All the major jet card providers have been enhancing their policies and procedures to make travel safer for both passengers and crews. These changes start with guidelines from both the Centers for Disease Control (CDC) and the Federal Aviation Administration (FAA) and then build from there.

FAA & CDC

Guidelines from the FAA were issued in a Safety Alert for Operators (SAFO 20009) and cover health monitoring and health protection and minimizing crewmember exposures. In particular they include:

  • Increase the frequency of routine cleaning of the aircraft to focus on the most frequently touched surfaces.
  • After each flight, clean and disinfect surfaces in the galley, passenger cabin, and areas that are frequently touched by crewmembers, such as buttons and dials that control cabin lighting and temperature, safety demonstration equipment, phone handsets, and touchscreens. Use products that are effective against COVID-19.
  • Ensure crewmembers are trained in the correct use of PPE.
  • Arrange to house flight crews in hotels that are in close proximity to the airport. Ensure that the hotel rooms are sanitized in advance of the crews’ arrival.
  • Provide sufficient quantities of alcohol-based hand sanitizer containing at least 60% alcohol to crewmembers for their personal use.

CDC recommendations include measures for cabin crew to protect themselves and others, manage a sick traveler, clean contaminated areas, and take actions after a flight.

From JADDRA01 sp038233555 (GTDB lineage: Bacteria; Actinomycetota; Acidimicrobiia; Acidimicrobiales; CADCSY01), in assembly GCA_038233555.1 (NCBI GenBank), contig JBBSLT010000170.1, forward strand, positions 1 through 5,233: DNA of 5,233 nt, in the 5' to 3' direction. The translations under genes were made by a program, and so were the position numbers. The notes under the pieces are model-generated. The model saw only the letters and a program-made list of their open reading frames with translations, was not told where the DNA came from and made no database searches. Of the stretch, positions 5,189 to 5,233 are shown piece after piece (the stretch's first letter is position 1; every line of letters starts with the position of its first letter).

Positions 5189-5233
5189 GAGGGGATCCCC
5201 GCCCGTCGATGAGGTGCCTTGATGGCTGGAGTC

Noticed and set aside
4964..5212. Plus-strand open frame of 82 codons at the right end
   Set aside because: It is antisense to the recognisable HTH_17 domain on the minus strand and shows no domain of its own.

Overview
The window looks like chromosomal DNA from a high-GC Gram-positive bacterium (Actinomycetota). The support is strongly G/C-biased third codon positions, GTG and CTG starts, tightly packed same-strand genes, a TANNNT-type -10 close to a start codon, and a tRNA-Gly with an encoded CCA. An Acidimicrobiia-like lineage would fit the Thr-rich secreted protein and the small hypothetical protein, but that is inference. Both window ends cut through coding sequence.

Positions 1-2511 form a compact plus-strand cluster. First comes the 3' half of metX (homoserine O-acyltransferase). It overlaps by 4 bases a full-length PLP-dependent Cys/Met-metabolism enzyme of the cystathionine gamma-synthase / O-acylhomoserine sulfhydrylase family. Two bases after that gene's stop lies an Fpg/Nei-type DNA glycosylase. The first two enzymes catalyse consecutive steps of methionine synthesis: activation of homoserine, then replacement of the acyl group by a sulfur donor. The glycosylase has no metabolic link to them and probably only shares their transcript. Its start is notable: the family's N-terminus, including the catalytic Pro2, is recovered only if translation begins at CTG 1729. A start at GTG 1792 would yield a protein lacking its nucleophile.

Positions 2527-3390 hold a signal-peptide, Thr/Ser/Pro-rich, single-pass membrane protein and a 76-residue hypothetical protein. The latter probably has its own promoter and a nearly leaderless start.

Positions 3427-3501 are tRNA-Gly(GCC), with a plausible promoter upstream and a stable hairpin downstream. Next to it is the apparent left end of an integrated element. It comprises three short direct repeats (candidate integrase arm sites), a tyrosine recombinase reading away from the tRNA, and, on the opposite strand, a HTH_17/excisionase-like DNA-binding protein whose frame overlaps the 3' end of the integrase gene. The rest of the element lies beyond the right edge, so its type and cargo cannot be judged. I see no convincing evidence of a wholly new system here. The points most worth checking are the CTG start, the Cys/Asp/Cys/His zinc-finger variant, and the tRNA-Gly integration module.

Protocol Changes

The changes that the jet card providers have made include:

  • Before a flight, all passengers and crew complete a health and travel diary declaration.
  • Also before a flight, temperature checks are made on passengers and crew.
  • PPE is worn by the crew and is available for passengers.
  • Hand sanitizer is available.
  • Catering now uses disposable cutlery, rather than reusable cutlery, and snacks and drinks are not stored as standard on the aircraft.
  • Aircraft interiors are treated with a long lasting protective coatings that kills pathogens and microorganisms.
  • Aircraft undergo regular deep cleanings.
  • Some card companies are using their own fleets to ferry crews around, in order to avoid commercial airline travel for the crews.
  • Card providers are checking with FBO’s to make sure airport lobbies and common areas are cleaned multiple times each day, and staff have PPE and are socially distancing.
  • Crew overnight procedures have been changed, to avoid potential exposures, as recommended by the FAA

When you fly privately you go through quieter private terminals (FBOs) and the only people on the plane with you are the folks you know and invited, so overall there is far less exposure to other people.